1. Forgive my ignorance, but the ‘lyrics’ to this, not for the first time, seem very brief Is this a common thing among operatic songs? Because, and I’m not trying to compare myself here, though it looks like it, when i used to write lyrics for songs i was incapable of translating into music, practically everything I wrote went further than this? Asking for enlightenment.

    1. That’s a great question Martin. The amount of lyrics changes from piece to piece. This song is considered an aria. In opera the ‘aria’ is an emotional outpouring. It can be to celebrate happiness, love or to wish for vengeance. As a result there tends to be more repetition of words so that it can expressed and then developed through melodic/harmonic ideas to show emotional changes. (Shock/exclamation/Rejection/Acceptance…)

      Normally there is more text in the ‘recitative’ which is like a sung conversation. In these moments the plot is progressing. The listener is being given the facts of the story.

      In popular music you see the lyrics tend to be split into verse chorus verse chorus. This is called AB structure. The A represents the verse and the B represents the chorus. This means that although the lyrics change for the verses it’s often the same tune repeating. You do see this in classical musical in songs too. If you listen to a Schubert song such as die Forelle, because the song needs to tell the full story, (the full opera), there tends to be more text.

      So perhaps a pattern is that the amount of lyrics is dependent on how much story progression is needed to take place in the song.

      All my best wishes
      Charlotte 😊

    1. Thank you Holly, its a nice little project to concentrate on at the moment putting my handwritten notes I made when I was learning the arias and songs in a written record. I’m really glad you’re enjoying them.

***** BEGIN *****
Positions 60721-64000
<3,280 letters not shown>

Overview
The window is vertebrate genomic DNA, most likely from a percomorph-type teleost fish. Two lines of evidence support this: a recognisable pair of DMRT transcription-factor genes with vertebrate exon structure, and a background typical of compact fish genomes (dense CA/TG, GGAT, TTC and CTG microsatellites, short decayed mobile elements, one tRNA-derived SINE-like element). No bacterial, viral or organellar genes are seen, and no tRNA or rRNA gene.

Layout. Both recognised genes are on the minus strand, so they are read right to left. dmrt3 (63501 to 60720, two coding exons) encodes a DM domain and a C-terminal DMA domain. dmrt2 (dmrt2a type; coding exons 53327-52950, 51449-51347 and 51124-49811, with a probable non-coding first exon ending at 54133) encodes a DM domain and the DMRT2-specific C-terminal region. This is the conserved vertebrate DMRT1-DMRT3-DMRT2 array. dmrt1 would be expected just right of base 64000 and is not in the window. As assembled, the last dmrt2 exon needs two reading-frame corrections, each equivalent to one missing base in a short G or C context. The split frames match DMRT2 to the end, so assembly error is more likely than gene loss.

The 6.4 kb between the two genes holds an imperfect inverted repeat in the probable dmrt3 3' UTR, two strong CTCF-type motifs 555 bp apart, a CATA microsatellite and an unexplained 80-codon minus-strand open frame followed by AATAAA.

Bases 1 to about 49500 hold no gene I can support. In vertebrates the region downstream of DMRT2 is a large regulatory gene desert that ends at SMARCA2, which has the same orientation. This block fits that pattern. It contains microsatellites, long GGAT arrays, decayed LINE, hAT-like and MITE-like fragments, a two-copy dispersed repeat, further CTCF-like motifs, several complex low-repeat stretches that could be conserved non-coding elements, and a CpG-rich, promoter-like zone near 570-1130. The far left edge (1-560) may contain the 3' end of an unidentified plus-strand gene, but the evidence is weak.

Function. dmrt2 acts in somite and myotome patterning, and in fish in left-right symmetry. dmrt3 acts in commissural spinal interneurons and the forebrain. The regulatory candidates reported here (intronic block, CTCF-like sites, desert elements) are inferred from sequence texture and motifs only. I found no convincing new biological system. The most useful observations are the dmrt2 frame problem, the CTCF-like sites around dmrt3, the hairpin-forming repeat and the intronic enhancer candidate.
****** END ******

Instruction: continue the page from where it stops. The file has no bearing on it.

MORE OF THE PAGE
Best wishes

    1. All those festivals hehe. It’s a lot easier to sing it now, I’m constantly working on these old repertoire arias trying to improve them.
      All my best wishes

    1. It is such a well known aria and people have their favourite versions every year I revisit it to use new technique I’ve learnt.
      Best wishes

  2. What a lovely photo of you and your Dad! I’ve just spent an enjoyable time catching up on your recent blogs. I know I’ve said it before, but your positive attitude is so inspiring, and you are making the most of what could otherwise be such a dismal time. All your renditions are superb.
    Also, I occasionally listen to your version of Ave Maria – it is THE best in my opinion. I probably told you before, but I have my funeral music all sorted LOL (not imminent in my opinion) and Ave Maria is up first for my classical side, then Jimi Hendrix ‘All Along the Watchtower’ for my head-banger side, and Blood, Sweat & Tears ‘And When I Die’ for my philosophical side. Should be a hoot – almost wish I could be there.